How Do I Know If My Chase Alert is Fake?

A woman looking at her phone screen

Chase Bank may reach out to you via an interactive text message if they suspect unauthorized access to your banking or credit card account(s). In such instances, up to ten messages may be sent per incident. A legitimate fraud alert from Chase will originate from one of the following short codes: 28107, 36640, or 72166, rather than a ten-digit number. 

Unfortunately, scammers are now falsifying numbers to appear as though they are from Chase, when in fact they are not. Therefore, as a Chase customer, you need to be vigilant and recognize the signs of fraudulent text messages, emails, and phone calls in these situations.

How Can You Identify A Fake Chase Bank Alert?

The positive aspect to note is that fraudulent communications claiming to be from Chase Bank, whether in the form of calls, texts, or emails, typically adhere to a predictable pattern, making them relatively easy to recognize. Key indicators to be mindful of include:
  1. Urgency: Scammers often employ a tactic of instilling a sense of urgency in their messages, using fake fraud alerts to create a sense of panic and pressure you into taking immediate action. This rush may prevent you from scrutinizing the message for inconsistencies or questioning its authenticity. Common phrases used in these deceptive messages include claims that your account has been suspended or requests to update your account information promptly.
  2. Request to click on a link: Be cautious of any messages containing suspicious links, as legitimate communications from Chase Bank will never ask you to click on a specific link to activate your account. Scammers may create counterfeit websites resembling the genuine Chase platform to deceive you into divulging sensitive information. Any data entered on these fraudulent sites will be captured by the scammers. Therefore, if you receive a message from Chase prompting you to follow a link, it is likely a scam.
  3. Sender's number: Authentic fraud and security alerts from Chase Bank will always originate from designated short codes, such as 28107, 36640, or 72166. If the message comes from a ten-digit number, it is likely a scam.
  4. Lack of personalization: Pay attention to whether the message addresses you by name. Scammers often send generic salutations like "Dear valued customer" or "Dear customer" to target a broad audience in the hopes that some recipients will fall for the scam.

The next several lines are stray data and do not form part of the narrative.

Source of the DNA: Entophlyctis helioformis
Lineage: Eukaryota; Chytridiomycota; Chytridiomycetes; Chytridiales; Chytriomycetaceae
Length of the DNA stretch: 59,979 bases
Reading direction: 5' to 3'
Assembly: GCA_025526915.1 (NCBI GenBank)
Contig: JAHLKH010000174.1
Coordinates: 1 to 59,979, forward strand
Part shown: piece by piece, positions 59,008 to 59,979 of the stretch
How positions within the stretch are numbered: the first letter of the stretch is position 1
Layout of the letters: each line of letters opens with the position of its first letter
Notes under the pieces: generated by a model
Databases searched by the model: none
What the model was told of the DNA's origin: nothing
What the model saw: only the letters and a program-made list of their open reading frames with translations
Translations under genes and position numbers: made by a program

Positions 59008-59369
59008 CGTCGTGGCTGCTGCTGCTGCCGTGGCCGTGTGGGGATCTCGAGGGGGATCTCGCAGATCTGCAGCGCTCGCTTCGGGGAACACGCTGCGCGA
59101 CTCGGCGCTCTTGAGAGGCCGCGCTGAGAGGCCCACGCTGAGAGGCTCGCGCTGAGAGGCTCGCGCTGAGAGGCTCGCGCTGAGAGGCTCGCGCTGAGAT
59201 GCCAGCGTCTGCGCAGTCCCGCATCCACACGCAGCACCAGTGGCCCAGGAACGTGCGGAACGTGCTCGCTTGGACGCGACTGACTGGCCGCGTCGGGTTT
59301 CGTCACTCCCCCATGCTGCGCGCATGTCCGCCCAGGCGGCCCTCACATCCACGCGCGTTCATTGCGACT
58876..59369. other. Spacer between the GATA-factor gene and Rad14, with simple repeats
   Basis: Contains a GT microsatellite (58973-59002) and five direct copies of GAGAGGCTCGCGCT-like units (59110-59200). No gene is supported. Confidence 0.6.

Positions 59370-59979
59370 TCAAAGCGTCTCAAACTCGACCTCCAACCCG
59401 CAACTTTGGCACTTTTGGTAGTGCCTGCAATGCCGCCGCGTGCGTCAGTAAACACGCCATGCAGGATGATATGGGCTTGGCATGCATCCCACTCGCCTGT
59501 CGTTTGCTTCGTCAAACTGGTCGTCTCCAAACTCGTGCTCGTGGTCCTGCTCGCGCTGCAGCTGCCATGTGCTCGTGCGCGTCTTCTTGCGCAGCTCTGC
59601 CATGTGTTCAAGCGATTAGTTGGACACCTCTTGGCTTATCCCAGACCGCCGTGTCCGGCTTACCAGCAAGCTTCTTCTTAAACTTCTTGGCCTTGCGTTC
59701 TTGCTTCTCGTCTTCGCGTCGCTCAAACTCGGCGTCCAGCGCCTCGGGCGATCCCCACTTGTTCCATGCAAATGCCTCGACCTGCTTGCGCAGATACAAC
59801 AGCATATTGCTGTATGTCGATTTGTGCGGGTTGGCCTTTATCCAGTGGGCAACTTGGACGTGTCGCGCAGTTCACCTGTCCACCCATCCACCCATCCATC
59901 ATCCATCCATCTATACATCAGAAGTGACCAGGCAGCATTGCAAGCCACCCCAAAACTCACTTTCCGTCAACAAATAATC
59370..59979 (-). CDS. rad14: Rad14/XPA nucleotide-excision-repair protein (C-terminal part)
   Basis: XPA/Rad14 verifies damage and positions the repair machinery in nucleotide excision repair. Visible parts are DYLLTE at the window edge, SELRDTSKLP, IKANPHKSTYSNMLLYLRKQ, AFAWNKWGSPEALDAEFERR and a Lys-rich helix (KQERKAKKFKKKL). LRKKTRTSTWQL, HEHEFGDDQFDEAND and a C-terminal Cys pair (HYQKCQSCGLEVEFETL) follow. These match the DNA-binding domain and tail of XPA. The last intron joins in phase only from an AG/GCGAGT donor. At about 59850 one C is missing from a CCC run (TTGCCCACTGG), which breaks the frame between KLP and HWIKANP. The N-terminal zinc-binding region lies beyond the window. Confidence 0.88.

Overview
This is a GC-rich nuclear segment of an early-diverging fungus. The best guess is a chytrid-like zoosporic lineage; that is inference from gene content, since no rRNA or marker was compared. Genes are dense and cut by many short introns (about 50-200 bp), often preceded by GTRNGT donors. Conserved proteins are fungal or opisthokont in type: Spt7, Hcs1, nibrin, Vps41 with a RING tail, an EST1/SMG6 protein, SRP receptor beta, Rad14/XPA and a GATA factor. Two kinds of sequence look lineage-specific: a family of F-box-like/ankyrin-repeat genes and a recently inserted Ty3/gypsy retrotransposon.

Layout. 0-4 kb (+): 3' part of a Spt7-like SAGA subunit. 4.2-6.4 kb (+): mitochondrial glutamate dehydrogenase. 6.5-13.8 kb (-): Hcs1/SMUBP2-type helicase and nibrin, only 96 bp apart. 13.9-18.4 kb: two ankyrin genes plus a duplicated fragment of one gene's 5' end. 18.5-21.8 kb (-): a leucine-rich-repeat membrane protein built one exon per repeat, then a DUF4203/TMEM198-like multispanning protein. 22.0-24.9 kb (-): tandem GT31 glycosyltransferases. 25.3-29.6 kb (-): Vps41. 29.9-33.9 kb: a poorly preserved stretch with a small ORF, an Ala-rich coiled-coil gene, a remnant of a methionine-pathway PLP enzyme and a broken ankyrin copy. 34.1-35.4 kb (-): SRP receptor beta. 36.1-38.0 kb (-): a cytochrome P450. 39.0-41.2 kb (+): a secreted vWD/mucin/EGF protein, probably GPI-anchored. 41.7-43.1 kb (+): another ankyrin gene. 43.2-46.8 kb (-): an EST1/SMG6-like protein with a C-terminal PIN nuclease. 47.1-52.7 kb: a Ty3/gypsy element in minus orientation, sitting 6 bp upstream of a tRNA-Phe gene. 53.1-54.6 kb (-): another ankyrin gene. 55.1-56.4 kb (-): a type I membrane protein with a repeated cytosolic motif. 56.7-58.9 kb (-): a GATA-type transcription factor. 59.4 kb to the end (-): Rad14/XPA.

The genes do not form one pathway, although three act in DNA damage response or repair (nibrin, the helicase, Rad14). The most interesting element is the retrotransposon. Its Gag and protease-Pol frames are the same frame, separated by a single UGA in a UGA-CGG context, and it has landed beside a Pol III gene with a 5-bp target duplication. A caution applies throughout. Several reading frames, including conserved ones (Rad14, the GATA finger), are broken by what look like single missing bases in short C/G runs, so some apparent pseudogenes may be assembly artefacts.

5. Request to call a specific number: In response to increased awareness of phishing tactics involving links, scammers are now including phone numbers in their messages instead. If you call the provided number, you may be prompted to disclose your account login credentials.

Remember: Chase Bank will never request confidential information, such as your username, password, personal identification number (PIN), or other account details, through text message, email, or over the phone unless you initiate contact regarding an account-related issue. In such instances, a customer care representative will ask you to verify your information to ensure your identity.

Examples of Fake Chase Text Alerts

Scammers utilize deceptive text messages to deceive victims into clicking on links to counterfeit websites, contacting fraudulent phone numbers, or divulging their account information. Below are examples of fake text messages purportedly from Chase Bank:

an example of a fake Chase bank text alert

an example of a fake Chase bank text alert

an example of a fake Chase bank text alert

As you may have noticed on the above screenshots,, it is clear that some fraudulent text messages contain phrases such as "visit our branch at the earliest" or "call the number on your card" if you can't call the provided number or follow the embedded link, that is. These deceptive tactics are designed to mimic communication from Chase bank. Scammers understand that individuals may be too preoccupied to physically visit a bank or locate their card to verify the authenticity of the message. 

Consequently, recipients may be inclined to simply follow the embedded link or call the provided number. Should you receive messages purporting to be from Chase bank, exercise caution and refrain from clicking on any embedded links. Instead, verify the sender's number to ensure the legitimacy of the communication.

Protect Your Chase Account

Once again, be reminded that Chase Bank will never request your account number, password, PIN, or one-time-use code through phone calls, text messages, or emails. If you are ever asked to provide sensitive information by anyone, it is crucial to immediately end the conversation and contact your bank directly.

More importantly, using the same password for multiple accounts increases the risk of it being compromised in a data breach or accessed by malicious individuals. It is recommended to create a unique password for each account that is at least 12 characters long and not used elsewhere. Additionally, implementing two-factor authentication (2FA) adds an extra layer of security to your account in case unauthorized individuals gain access to your password. While text messages can be used to receive 2FA codes, it is safer to utilize an authenticator app such as Microsoft Authenticator or Google Authenticator.

Furthermore, avoid clicking on links in unsolicited emails or texts to prevent falling victim to phishing scams. If you have disclosed personal information, it is advisable to freeze your credit with all three major credit bureaus (Experian, Equifax, and TransUnion) to prevent fraudsters from opening accounts or taking out loans in your name.

While it is impossible to completely eliminate the risk of receiving fake Chase alerts, following the advice provided in this blog post will greatly reduce the likelihood of becoming a victim of fraud.
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